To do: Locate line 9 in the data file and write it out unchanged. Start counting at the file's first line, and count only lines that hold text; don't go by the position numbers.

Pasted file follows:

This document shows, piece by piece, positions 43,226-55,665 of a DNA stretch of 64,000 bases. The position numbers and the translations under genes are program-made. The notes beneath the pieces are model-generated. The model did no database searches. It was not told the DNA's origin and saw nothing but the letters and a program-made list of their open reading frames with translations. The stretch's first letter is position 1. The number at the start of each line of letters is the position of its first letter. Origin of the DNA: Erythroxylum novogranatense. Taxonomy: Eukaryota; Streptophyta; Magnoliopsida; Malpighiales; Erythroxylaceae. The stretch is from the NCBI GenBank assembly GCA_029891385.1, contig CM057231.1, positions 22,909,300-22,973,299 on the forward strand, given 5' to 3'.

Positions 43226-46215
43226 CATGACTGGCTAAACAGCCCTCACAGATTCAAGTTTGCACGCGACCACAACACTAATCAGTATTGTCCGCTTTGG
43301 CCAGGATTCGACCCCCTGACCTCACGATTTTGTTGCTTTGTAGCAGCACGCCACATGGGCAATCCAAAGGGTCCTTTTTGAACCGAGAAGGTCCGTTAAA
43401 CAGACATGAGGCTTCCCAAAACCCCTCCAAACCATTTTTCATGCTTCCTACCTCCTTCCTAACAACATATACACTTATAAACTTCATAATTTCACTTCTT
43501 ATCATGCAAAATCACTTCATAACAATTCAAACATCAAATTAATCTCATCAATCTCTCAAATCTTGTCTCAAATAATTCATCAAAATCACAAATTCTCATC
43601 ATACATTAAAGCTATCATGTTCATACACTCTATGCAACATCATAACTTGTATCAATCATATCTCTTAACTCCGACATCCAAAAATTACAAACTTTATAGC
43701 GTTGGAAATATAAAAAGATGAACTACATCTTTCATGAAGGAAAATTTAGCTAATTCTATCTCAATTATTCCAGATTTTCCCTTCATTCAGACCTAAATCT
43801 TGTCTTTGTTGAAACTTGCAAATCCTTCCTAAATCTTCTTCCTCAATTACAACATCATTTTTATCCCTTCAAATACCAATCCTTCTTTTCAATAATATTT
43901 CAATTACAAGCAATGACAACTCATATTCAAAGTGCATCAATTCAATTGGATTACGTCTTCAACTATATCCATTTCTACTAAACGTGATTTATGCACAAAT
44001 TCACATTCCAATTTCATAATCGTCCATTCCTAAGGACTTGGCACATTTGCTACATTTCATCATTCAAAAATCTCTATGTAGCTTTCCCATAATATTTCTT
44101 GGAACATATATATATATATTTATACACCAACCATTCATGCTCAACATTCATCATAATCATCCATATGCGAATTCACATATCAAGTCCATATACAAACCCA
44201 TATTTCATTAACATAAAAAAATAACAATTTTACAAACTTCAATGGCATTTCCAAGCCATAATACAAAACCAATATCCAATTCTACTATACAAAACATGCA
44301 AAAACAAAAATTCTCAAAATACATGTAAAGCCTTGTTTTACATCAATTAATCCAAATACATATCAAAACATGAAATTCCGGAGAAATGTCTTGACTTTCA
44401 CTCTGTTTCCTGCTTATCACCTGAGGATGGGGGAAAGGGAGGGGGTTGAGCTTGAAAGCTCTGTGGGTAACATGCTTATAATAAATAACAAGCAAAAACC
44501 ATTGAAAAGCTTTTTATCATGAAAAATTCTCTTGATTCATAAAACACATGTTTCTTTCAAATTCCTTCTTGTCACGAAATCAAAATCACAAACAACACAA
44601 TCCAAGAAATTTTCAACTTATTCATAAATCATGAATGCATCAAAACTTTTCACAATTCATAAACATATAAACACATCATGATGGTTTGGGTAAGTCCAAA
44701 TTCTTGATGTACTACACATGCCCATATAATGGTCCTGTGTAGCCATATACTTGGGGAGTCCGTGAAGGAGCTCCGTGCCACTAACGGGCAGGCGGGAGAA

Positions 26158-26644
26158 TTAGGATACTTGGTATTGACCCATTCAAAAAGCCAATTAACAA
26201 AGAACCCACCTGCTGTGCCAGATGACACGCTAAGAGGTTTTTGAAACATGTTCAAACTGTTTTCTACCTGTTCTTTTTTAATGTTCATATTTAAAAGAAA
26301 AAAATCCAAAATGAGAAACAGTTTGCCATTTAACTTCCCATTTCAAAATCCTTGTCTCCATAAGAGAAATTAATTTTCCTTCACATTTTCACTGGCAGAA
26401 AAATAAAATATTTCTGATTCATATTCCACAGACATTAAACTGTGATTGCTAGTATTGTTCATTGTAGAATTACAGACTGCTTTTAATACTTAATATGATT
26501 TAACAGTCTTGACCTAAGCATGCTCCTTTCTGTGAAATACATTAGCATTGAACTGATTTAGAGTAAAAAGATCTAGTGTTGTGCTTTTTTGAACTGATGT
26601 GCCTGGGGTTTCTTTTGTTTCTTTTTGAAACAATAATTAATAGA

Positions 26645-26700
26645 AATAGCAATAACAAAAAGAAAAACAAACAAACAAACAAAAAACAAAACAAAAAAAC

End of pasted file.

43801 TGTCTTTGTTGAAACTTGCAAATCCTTCCTAAATCTTCTTCCTCAATTACAACATCATTTTTATCCCTTCAAATACCAATCCTTCTTTTCAATAATATTT